Astronomy Without A Telescope
As hobbies go, astronomy has a tough reputation. Too hard, too expensive is what I often hear. The problem is simply that people often start on the wrong foot. In particular, they imagine that the way to start is to buy a telescope.
Wrong! The easiest and best way into astronomy is actually with no telescope at all. There are lots of interesting things to see and enjoy in the night sky with just your eyes. First though, watch out for the effects of light pollution, it’s your biggest enemy.
If you live in the city or near bright lights you’re going to get a significantly reduced review of the sky. If possible you need to get away from the city and any bright lights. Take a short road trip out to somewhere less populated. Instead of seeing hundreds of stars you will see thousands! It really makes a big difference.
Let your eyes adjust to the dark. It should only take about 10 minutes or so for them to relax and open up to their full light gathering capability. If you go in and out of the house this effect is ruined and you need to readjust OK.
If you are using star maps you are going to need some kind of a light to look at them. Using bright torchlight can ruin your night vision so what you need to do is dull down the brightness. Simply place some red or blue cellophane or similar over the torch lens with a rubber band.
Your eyes are not very responsive to red or blue light and your pupils will not dilate under a mild red or blue light. This is a trick that the military has been using for a long time and you can buy torches with coloured lenses fairly cheaply.
The night sky is chock full of all kinds of interesting stuff and it’ll be a much more rewarding experience if you have some help in the form of star charts. Here’s a site to download free monthly sky maps and some useful information on what to look at. www.skymaps.com
The weather is something you really should consider. In winter stand on flattened cardboard boxes to insulate you feet from the cold. You’ll stay warmer longer. A cheap rain cover for your telescope can be made easily from packing plastic you’ll find at the back of department stores in their dump bins.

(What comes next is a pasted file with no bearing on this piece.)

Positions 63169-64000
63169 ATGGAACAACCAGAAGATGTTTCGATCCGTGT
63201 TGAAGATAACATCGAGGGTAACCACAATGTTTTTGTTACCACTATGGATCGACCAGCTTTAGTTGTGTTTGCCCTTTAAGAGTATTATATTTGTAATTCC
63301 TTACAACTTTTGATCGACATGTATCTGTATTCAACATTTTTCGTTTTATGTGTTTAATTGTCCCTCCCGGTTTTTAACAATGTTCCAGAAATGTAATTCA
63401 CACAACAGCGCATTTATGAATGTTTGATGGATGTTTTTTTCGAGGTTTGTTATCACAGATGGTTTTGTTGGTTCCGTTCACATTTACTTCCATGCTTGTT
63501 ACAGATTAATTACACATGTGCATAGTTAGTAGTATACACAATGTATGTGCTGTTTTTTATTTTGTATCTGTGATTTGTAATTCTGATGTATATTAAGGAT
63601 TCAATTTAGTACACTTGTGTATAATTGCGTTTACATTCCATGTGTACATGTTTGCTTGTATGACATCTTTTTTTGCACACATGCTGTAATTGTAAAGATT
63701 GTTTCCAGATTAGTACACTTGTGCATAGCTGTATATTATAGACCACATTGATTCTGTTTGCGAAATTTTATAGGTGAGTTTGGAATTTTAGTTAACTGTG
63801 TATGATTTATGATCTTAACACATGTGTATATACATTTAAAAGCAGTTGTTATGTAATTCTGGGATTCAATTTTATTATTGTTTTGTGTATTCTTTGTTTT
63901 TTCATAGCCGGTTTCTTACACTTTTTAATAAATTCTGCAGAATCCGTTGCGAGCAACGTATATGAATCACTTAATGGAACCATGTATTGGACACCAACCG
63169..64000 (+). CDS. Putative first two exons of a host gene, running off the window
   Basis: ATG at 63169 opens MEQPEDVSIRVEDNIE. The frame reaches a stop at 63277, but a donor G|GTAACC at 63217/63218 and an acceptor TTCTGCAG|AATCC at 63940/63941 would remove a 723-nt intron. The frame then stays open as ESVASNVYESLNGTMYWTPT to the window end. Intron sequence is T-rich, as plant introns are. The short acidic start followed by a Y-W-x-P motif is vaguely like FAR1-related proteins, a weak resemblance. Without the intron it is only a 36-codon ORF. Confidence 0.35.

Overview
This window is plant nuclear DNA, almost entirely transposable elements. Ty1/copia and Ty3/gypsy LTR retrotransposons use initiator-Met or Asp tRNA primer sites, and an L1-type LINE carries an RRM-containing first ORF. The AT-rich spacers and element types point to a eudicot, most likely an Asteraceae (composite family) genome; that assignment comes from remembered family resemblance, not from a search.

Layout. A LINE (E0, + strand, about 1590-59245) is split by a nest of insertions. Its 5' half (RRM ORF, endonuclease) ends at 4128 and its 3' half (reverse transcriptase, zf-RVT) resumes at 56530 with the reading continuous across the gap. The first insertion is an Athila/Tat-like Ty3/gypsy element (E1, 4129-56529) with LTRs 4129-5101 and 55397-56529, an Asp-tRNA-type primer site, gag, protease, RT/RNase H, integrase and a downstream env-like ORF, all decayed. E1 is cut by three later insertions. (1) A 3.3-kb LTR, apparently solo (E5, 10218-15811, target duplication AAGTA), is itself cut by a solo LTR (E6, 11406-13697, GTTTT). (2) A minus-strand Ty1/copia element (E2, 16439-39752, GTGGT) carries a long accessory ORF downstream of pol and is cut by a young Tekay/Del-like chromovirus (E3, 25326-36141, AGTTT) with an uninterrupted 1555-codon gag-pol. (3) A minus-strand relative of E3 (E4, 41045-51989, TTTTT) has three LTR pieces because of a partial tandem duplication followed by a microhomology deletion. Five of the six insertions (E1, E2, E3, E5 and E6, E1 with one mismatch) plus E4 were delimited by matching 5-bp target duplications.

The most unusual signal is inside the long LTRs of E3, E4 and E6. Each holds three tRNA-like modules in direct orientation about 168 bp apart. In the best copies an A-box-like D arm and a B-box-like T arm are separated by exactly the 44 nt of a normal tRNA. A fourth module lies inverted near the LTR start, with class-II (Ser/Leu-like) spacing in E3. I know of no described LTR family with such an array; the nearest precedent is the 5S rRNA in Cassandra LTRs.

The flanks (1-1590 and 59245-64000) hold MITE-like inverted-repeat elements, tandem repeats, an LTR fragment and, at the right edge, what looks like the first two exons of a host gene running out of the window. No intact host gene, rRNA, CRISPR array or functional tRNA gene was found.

In hot conditions we’re experiencing now you’re going to need bug repellent and a few bottles of water.
The Moon is the first and most dramatic thing you can look at in the night sky but it’s also a big source of light pollution, so if there’s a full moon you probably don’t want to try observing deep sky objects. The moon itself is best viewed as a crescent giving the longest shadows and the best contrast in view.
‘Starwalk’ is a great iphone app that will help you find the location of all the planets. A good rule of thumb about identifying planets is that they don’t twinkle! Stars often twinkle and this is due to atmospheric disturbances.
Under a very dark sky and after your eyes are adjusted you are going to realize that stars come in a remarkable range of colours and brightness. Just sit back and soak it in.
Learning the constellations and their history is a lot of fun too. If you have an iphone get ‘Skyview’. You can also try this free downloadable PC program called ‘Stellarium.’ I use them all the time.
Let’s take a look at some of the great things we can see in the night sky without the aid of a telescope:
The Moon: This is the first and most dramatic thing you can look at in the night sky. And you might not have considered it but it is also a big source of light pollution so if there is a full moon you probably don’t want to try observing deep sky objects. And the moon itself is best viewed as a crescent. The crescent form gives the longest shadows and the best contrast in view. You see much more detail. Here is a great interactive map of the moon
Stars: Now before you laugh because this is quite an obvious statement you have to give a bit of consideration to the fact that every star is different! Under a very dark sky and after your eyes are adjusted you are going to realize that stars come in a remarkable range of colours and brightnessess! Just sit back and soak it in.
Planets: Yes, you can see planets in the night sky. But they move in relation to the rest of the sky so you will need a planet locator chart to identify them. A good rule of thumb about identifying planets is that they don’t twinkle! Stars often twinkle and this is due to atmospheric disturbances but planets do not twinkle! If it doesn’t twinkle it’s probably a planet. Mercury, Venus, Mars, Jupiter, and Saturn are all visible with the naked eye at various times of the year.
Constellations: These are groupings of stars that form patterns people have interpreted as heroes, animals and other objects. Learning the constellations and the history/name of each is a lot of fun. It also helps you to identify other objects in the sky. It gives you a good reference to what is where.
In no time you’ll be on your way to mastering the cosmos and impressing friends and family with your grasp of this vast celestial arena.